The query will take a few moments to return results. When the query completes, the results are displayed in a CodeQL Query Results view, next to the main editor view.

    The query results are listed in two columns, corresponding to the expressions in the select clause of the query. The first column corresponds to the expression e and is linked to the location in the source code of the project where e occurs. The second column is the alert message.


If any matching code is found, click one of the links in the e column to open the file and highlight the matching expression.



If you want to move your experimental query somewhere more permanent, you need to move the whole Quick Queries directory. The directory is a CodeQL pack with a qlpack.yml file that defines the content as queries for JavaScript/TypeScript CodeQL databases. For more information about CodeQL packs, see “Working with CodeQL packs in Visual Studio Code.”

About the query structure

After the initial import statement, this simple query comprises three parts that serve similar purposes to the FROM, WHERE, and SELECT parts of an SQL query.

Query part Purpose Details
import javascript Imports the standard CodeQL libraries for JavaScript and TypeScript. Every query begins with one or more import statements.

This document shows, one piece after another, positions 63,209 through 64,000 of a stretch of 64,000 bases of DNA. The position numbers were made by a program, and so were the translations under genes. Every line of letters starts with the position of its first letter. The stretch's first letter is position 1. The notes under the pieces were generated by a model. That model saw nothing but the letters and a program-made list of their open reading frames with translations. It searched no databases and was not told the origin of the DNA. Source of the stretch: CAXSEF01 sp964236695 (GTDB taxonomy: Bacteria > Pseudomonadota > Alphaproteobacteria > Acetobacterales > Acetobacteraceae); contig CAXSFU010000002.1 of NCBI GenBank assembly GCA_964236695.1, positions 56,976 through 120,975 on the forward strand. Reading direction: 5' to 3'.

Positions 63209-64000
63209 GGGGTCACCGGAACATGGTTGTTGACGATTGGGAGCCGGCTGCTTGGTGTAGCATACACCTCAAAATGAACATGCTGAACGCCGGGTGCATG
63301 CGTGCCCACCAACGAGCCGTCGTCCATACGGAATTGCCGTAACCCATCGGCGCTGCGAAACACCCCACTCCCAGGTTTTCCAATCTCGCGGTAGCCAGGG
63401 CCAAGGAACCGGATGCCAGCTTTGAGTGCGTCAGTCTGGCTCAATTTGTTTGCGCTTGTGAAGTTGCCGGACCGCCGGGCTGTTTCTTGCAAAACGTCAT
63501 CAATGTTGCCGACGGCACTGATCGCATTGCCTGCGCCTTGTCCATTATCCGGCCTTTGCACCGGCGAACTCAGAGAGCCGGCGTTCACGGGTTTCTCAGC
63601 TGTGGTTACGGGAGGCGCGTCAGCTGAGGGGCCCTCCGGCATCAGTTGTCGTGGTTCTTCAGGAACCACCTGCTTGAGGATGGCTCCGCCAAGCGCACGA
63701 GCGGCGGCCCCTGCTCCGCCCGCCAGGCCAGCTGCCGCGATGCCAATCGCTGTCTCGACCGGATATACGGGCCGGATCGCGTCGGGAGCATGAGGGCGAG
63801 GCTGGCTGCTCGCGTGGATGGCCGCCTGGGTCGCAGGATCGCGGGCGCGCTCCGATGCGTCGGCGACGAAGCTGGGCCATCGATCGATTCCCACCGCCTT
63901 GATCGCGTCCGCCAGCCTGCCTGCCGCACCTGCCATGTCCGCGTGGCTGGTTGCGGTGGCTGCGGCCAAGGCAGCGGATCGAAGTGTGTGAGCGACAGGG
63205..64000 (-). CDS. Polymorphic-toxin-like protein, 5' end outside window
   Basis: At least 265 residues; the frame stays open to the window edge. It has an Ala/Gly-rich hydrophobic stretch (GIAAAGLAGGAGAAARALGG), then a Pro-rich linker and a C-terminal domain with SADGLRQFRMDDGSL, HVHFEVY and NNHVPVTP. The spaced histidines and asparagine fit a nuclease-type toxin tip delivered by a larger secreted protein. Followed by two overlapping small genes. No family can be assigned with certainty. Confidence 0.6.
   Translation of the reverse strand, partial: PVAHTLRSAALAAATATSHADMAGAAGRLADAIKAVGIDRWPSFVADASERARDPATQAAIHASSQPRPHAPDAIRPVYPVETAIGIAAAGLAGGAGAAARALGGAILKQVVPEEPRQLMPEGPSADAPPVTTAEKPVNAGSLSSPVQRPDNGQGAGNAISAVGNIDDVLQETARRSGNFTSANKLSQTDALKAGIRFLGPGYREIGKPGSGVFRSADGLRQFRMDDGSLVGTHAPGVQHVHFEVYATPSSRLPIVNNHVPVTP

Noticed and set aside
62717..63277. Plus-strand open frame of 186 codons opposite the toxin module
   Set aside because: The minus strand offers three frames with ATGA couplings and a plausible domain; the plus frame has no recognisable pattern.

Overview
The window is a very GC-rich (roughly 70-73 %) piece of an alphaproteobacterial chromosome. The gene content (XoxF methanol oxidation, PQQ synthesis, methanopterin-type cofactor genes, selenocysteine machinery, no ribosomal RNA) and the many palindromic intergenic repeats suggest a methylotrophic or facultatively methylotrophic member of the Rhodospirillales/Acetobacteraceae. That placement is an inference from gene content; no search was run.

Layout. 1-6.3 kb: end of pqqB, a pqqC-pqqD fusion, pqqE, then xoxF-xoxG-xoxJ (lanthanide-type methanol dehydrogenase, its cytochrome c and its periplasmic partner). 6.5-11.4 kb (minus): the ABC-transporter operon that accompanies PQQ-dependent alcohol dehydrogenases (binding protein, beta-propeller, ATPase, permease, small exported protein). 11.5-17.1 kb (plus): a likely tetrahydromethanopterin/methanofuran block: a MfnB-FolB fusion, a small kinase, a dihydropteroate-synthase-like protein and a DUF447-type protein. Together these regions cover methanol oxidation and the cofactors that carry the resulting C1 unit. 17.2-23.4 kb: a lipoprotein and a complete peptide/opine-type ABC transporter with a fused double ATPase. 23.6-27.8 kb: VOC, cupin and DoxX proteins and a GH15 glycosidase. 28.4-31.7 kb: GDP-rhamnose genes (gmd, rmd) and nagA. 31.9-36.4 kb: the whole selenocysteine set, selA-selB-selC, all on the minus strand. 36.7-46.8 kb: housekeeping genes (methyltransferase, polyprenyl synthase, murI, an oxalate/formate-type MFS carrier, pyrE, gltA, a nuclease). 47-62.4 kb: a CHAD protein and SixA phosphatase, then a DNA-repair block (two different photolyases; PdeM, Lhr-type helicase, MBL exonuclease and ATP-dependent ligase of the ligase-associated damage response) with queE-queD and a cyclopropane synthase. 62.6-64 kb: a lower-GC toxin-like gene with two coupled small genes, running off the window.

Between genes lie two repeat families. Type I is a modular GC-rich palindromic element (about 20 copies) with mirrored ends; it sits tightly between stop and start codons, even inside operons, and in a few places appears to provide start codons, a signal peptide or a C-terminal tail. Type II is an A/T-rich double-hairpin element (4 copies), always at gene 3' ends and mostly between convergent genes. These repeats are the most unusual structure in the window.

from Expr e Defines the variables for the query. Declarations are of the form: <type> <variable name> e is declared as a variable that ranges over expressions.
where e.isPure() and e.getParent() instanceof ExprStmt Defines a condition on the variables.

e.isPure(): The expression is side-effect-free.

e.getParent() instanceof ExprStmt: The parent of the expression is an expression statement.

select e, "This expression has no effect."

Defines what to report for each match.

select statements for queries that are used to find instances of poor coding practice are always in the form: select <program element>, "<alert message>"

Report the expression with a string that explains the problem.

Extend the query

Query writing is an inherently iterative process. You write a simple query and then, when you run it, you discover examples that you had not previously considered, or opportunities for improvement.

Remove false positive results

Browsing the results of our basic query shows that it could be improved. Among the results you are likely to find use strict directives. These are interpreted specially by modern browsers with strict mode support and so these expressions do have an effect.

To remove directives from the results:

  1. Extend the where clause to include the following extra condition:

    and not e.getParent() instanceof Directive

    The where clause is now:

    where e.isPure() and
      e.getParent() instanceof ExprStmt and
      not e.getParent() instanceof Directive
  2. Re-run the query.

    There are now fewer results as use strict directives are no longer reported.

The improved query finds several results on the example project including the result below:

point.bias == -1;

As written, this statement compares point.bias against -1 and then discards the result. Most likely, it was instead meant to be an assignment point.bias = -1.